Thursday, April 30, 2009

Merging data from different files using R

A reader asked yesterday how you would merge data from two different files. For example, let's say you have a ped file with genotypes for individuals, and another file that had some other data for some of the individuals in the pedfile, like clinical or environmental covariates. How would you go about automatically putting the clinical data from file 2 into the appropriate rows in file 1? Without using a database, the easiest way is probably using the "merge" function in R that will do the trick with a one-line command. Here's a short tutorial to get you started.

First, start up R on the cheeses simply by typing in the uppercase letter R and hit enter. Alternatively you could use R if it's installed on your computer. Now type in this command to view a small dataset I made up. It's not a real pedfile, but it will do the trick. Make sure to put it all on one line:


You should see the dataset displayed:

indiv_id SNP1 SNP2
1 1 1 1
2 2 1 1
3 3 0 0
4 4 1 0
5 5 1 1
6 6 1 0
7 7 1 1
8 8 0 1
9 9 1 1
10 10 1 1

We have 10 individuals numbered 1-10 in a column called "indiv_id" that have genotype information at 2 loci. Now let's view another dataset that has fake clinical covariates for a few of those individuals:


Again, you will see the dataset displayed.

indiv_id cov1 cov2
1 1 1.14 74.6
2 3 4.50 79.4
3 4 0.80 48.2
4 6 1.39 68.1
5 7 3.89 84.8
6 8 0.42 86.1

In this dataset, we have clinical information on the individuals in the ped file above, but only on some of the individuals. Now, let's merge what information we have here with the ped file above.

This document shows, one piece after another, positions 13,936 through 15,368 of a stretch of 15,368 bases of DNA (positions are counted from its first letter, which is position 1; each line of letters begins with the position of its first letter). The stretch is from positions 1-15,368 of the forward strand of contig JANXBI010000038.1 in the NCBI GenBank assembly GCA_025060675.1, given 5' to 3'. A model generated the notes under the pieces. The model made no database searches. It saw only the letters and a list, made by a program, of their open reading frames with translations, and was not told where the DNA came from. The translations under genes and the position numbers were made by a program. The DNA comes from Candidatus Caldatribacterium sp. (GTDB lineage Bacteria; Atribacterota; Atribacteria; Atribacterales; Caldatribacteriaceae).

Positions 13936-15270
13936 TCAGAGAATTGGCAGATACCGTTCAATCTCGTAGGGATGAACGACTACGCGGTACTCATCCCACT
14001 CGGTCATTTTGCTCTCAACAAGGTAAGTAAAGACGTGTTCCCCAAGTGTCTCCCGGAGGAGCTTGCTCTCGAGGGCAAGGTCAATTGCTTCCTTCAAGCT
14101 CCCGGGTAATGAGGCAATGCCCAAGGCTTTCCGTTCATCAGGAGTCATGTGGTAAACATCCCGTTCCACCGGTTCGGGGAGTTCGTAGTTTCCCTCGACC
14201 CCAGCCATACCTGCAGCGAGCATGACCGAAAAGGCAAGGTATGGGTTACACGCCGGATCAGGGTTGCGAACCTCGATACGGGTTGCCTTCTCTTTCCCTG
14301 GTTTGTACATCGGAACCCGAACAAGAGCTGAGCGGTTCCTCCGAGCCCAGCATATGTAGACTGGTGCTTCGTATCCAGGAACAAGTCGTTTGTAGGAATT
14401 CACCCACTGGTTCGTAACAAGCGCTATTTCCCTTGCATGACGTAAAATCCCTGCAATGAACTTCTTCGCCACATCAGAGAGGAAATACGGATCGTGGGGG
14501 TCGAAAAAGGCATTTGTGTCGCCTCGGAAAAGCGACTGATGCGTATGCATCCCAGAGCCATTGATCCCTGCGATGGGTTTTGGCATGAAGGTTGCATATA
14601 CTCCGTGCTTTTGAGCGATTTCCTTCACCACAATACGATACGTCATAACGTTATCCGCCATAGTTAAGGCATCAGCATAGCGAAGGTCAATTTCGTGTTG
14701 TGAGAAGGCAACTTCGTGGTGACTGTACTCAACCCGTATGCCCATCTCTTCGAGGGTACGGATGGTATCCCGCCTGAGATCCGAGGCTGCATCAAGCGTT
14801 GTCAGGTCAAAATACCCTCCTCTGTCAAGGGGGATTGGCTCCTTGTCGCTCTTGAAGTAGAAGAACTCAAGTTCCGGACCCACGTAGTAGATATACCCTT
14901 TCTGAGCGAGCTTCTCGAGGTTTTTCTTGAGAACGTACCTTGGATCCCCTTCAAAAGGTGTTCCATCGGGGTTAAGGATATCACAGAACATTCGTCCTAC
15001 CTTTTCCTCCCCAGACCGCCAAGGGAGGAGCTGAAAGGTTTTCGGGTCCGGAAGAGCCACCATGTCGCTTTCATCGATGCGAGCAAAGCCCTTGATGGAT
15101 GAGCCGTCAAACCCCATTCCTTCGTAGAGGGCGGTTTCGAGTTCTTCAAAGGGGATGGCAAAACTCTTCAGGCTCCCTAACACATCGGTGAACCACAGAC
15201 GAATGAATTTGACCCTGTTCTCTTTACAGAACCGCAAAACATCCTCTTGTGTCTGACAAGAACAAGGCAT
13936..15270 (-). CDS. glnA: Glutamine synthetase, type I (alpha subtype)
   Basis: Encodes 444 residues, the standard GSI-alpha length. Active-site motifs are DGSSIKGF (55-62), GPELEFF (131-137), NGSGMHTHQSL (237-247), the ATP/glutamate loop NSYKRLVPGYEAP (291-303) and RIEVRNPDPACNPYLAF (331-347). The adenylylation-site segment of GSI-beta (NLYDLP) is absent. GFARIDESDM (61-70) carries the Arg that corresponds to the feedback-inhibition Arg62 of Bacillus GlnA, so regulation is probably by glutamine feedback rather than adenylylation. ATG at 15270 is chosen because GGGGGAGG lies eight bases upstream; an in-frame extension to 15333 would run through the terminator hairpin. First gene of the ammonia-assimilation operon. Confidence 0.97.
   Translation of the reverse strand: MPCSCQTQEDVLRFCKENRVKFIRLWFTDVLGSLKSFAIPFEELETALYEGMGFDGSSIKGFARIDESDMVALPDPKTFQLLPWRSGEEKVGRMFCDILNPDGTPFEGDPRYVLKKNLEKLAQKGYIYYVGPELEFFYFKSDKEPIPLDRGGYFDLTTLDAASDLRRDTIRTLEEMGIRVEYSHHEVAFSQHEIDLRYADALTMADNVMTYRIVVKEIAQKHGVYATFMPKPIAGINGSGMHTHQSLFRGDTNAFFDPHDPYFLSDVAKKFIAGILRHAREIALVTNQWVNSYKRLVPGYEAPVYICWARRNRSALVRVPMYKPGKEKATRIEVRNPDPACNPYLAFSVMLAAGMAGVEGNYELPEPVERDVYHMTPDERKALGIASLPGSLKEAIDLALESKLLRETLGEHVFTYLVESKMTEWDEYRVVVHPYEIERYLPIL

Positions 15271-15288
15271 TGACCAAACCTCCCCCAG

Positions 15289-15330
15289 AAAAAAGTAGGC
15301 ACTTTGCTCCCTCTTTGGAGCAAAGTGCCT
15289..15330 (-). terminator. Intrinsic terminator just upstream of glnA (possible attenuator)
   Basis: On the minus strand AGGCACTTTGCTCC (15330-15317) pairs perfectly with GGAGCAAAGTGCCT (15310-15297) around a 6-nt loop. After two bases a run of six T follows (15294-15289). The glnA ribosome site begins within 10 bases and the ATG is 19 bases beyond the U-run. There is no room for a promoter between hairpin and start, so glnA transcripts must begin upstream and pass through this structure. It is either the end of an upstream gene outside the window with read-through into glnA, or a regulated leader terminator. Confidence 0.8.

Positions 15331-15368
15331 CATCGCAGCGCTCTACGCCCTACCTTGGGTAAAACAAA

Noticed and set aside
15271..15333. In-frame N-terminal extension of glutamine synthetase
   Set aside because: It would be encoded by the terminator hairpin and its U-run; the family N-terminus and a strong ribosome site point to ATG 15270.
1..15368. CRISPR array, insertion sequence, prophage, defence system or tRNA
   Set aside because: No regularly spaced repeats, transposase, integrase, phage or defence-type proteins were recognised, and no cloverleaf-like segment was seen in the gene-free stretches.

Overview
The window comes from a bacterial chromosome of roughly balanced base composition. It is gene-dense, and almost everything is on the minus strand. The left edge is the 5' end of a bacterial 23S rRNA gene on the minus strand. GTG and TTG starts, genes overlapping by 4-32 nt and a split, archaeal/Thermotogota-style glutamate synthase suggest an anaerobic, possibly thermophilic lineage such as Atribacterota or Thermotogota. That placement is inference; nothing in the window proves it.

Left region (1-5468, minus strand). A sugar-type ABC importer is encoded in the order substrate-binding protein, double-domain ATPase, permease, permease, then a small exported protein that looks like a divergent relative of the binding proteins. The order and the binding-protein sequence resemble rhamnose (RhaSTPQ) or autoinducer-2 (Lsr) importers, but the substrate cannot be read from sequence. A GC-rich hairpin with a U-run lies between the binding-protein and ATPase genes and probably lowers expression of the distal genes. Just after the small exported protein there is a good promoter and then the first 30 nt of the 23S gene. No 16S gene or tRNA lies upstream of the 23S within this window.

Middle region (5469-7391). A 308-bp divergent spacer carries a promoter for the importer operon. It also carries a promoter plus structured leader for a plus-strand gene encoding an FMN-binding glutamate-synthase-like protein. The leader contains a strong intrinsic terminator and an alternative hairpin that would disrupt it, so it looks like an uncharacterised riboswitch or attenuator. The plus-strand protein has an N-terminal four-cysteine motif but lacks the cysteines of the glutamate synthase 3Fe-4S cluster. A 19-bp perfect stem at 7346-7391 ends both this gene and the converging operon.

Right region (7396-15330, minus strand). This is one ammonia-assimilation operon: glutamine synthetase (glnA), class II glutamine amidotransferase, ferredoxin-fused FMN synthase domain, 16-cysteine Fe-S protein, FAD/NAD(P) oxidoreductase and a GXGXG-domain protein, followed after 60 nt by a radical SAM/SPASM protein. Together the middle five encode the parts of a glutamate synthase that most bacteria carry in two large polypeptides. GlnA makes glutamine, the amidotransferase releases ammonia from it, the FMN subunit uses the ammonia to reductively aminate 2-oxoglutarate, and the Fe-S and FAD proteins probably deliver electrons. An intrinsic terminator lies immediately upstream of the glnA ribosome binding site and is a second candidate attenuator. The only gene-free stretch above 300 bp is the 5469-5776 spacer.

But first, since all we did above was view the datasets, let's run those commands again, but this time storing the tables in a "data frame" (R parlance for dataset). Type in these two commands. The " <- " is an assignment. It means create a data frame called ped from the following table from the internet, and the same with a data frame called meta.

ped <- read.table("")

meta <- read.table("")

Now if you just type in the name of the data frame, e.g. ped, and hit enter, you will see the data frame displayed. Now it's time for the real magic. Type the following command, and I'll explain what it does below:


The output should look like this:

indiv_id SNP1 SNP2 cov1 cov2
1 1 1 1 1.14 74.6
2 2 1 1 NA NA
3 3 0 0 4.50 79.4
4 4 1 0 0.80 48.2
5 5 1 1 NA NA
6 6 1 0 1.39 68.1
7 7 1 1 3.89 84.8
8 8 0 1 0.42 86.1
9 9 1 1 NA NA
10 10 1 1 NA NA

This command uses R's "merge" function to combine the data frames you created above, ped and meta, into a single data frame. It does this by joining the two data frames on a common variable called "indiv_id". The all=TRUE option tells R to join the two data frames, even if one has fewer entries than another. You'll see the NA's listed for a few individuals. NA is R's way of coding missing data. If you didn't include the all=TRUE, observations with any missing data for any variable would be deleted!